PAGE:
Miami native Nicholas Prieto has been attending Le Cordon Bleu Miami, and is currently finishing up his internship at Aureole in New York; when he gets back here in August, he will be a graduate. These are some of Nick's observations about what it's like to go from the frying pan of Miami kitchen work to the fire of New York.
|Hot line at Aureole.|
If you've ever felt like the big fish in a small pond, like many of us culinarians in Miami probably have, there is no better place for a reality check than a restaurant kitchen in New York City. I'm not referring to just any one of the thousands of eateries found in this Mecca of gastronomic enlightenment; I'm talking about getting thrown straight into the lion's den. And for me, that den is Michelin-starred restaurant Aureole -- home of legend Charlie Palmer
and bad boy chef Christopher Lee
Nothing in the world could ever prepare a young cook like me for the height of difficulty and intensity that a restaurant of this level demands. Don't get me wrong: I've sliced onions at few good restaurants in Coral Gables and South Beach that have tested my abilities and made me break a sweat. But not like this.
|Left to right: Christopher Lee, Charlie Palmer, Nick, and sous chef Marcus Ware.|
The moment you step foot in this "progressive American" kitchen, you
can see the skill and technique, smell the complex aromas, feel the
tension, and hear the brigade chant out their battle cry like an
orchestrated symphony. Talented cooks in pressed white jackets adorned
with blue aprons fill the kitchen, having paid their dues at such
prestigious establishments as Per Se, Jean-Georges, Gordon Ramsey, and
other Michelin-starred restaurants. These are the real top chefs of
America. It was without a doubt the most intimidating environment I
ever experienced, and I was overwhelmed with both curiosity and
excitement. As my eyes continued to take in the surroundings, one of
the sous chefs shoved a 20-pound crate of fresh, unshucked fava beans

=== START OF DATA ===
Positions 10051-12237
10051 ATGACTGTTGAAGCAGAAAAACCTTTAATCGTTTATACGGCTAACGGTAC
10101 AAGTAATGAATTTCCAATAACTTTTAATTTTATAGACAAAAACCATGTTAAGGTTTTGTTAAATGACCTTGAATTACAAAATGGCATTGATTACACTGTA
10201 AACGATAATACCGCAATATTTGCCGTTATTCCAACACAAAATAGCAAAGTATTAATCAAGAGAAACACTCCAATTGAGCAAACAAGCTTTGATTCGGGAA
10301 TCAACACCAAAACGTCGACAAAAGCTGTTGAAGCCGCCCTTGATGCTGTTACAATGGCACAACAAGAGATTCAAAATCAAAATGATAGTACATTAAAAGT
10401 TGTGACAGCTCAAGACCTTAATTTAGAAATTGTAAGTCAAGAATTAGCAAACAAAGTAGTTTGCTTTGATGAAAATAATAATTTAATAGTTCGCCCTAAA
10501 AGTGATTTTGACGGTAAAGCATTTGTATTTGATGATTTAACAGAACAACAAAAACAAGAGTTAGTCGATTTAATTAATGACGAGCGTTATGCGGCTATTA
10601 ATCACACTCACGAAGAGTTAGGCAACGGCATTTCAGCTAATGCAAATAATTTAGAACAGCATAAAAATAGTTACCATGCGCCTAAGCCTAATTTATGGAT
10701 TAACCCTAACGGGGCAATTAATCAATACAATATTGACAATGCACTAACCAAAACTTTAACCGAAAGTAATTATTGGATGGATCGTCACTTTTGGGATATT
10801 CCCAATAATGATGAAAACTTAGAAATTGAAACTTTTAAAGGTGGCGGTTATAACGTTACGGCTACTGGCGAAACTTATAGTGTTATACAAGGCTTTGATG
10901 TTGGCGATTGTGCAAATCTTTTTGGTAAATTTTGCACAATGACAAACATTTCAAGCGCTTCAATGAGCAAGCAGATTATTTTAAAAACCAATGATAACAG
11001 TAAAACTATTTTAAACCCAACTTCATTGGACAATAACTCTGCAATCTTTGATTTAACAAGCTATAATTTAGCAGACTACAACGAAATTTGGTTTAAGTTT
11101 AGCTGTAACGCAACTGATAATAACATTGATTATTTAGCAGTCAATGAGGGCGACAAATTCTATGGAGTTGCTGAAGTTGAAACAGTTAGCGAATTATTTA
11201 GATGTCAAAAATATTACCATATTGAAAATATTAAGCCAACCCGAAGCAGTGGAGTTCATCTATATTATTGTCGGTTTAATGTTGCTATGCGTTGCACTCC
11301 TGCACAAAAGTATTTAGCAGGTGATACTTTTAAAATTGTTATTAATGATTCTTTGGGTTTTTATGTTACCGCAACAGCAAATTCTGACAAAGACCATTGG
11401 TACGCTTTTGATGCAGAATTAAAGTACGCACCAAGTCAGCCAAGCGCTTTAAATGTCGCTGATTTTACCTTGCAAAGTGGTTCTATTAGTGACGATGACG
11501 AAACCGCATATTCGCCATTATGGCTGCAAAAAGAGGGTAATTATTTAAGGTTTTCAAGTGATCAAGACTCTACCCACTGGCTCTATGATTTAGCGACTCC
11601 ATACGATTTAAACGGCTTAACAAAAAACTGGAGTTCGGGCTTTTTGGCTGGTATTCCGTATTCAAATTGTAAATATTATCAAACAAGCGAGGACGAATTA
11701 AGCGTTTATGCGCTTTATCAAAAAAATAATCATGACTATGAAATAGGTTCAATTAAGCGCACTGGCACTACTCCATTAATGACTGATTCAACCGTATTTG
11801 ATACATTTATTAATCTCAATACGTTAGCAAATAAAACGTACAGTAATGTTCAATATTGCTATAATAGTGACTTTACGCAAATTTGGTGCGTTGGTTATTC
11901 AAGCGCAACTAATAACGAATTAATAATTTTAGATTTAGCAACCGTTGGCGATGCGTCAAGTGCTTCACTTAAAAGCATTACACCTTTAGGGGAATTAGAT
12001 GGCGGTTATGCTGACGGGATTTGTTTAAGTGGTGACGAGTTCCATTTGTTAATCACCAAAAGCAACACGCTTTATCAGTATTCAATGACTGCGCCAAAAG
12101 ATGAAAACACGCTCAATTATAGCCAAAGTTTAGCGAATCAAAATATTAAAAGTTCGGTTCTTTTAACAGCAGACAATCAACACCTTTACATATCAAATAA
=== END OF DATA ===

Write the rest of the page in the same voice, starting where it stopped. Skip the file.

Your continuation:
into my chest and told me to get to work. I was quickly reminded of my
status and place for the time being, and hastily replied: "Yes, Chef."
My days began at 7am, working alongside the lunch crew, assisting them
with anything and everything that needed to be done. I was usually
assigned the most tedious and monotonous projects, but I enjoyed every
moment of it. I learned how to properly clean and trim chanterelles and
morels; how to properly dismember a small crayfish, and then repeat
that same process on about a thousand more; and that there was always
something that needed to be done, whether it be for today or the next
day. The chef took great pleasure in keeping me busy and I benefitted
by learning from it.
I quickly worked my way up to peeling an array of multicolored baby
carrots, juicing rhubarb, and trimming wild fennel. I learned the
importance of becoming a well organized and disciplined individual.
This stuff was fun for me, but in no way was any of it easy.
|Baby wild fennel.|
It's important for us to stray from our comfort zone on occasion and
explore the unknown. Interning at Aureole really opened up my eyes and
filled my mind with new and exciting ideas on how to create food --
it's not just about mangoes and other tropical fruit like we see here
at home. It's such a rewarding experience to drop your rank down a
couple notches and be taught by someone else who comes from a different
culinary upbringing. There's nothing wrong with being the small fish
sometimes; just as long as it makes you better.